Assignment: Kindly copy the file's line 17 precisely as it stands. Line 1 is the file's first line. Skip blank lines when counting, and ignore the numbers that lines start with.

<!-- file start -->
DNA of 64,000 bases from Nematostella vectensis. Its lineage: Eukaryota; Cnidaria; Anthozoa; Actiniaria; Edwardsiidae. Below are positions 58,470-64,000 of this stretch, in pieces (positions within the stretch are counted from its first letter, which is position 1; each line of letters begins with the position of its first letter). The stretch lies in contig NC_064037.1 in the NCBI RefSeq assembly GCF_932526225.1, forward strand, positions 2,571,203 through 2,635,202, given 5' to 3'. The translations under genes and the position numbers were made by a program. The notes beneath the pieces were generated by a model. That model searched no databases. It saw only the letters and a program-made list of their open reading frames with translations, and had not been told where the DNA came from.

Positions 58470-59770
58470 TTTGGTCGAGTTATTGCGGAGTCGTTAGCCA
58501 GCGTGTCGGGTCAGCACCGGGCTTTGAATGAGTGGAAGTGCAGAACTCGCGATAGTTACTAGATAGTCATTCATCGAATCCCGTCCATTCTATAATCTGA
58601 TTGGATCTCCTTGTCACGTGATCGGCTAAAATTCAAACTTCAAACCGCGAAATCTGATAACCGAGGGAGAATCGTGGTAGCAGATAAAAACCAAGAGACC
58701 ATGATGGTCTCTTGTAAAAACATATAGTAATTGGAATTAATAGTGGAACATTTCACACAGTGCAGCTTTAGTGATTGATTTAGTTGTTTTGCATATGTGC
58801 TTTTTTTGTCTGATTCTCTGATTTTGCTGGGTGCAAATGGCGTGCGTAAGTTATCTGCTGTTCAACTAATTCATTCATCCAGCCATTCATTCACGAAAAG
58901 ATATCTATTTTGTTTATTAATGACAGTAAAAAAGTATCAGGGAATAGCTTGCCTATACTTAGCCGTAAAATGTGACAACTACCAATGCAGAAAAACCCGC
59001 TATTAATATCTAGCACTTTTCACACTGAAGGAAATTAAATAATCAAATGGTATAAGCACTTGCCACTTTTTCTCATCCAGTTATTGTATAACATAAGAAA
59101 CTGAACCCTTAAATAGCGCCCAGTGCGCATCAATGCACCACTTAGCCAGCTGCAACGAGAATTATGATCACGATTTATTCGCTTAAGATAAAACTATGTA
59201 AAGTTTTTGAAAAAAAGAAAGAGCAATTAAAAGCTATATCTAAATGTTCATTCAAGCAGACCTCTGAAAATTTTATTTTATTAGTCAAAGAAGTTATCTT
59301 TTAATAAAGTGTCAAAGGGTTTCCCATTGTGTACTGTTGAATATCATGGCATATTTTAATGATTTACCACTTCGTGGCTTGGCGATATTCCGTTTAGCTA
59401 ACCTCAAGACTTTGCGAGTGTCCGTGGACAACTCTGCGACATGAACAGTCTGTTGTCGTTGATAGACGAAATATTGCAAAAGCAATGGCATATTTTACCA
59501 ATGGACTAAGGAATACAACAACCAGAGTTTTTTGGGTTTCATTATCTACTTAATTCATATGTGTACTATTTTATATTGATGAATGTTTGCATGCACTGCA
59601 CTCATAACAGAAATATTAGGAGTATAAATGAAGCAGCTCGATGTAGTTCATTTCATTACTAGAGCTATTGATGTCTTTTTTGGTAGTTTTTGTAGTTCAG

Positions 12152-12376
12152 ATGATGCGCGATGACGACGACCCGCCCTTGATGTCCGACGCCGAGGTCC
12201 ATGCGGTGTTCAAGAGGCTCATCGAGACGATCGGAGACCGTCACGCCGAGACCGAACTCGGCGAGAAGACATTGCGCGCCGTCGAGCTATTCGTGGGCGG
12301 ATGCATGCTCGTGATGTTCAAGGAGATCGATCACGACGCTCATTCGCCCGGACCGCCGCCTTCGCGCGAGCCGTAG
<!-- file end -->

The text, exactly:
12152 ATGATGCGCGATGACGACGACCCGCCCTTGATGTCCGACGCCGAGGTCC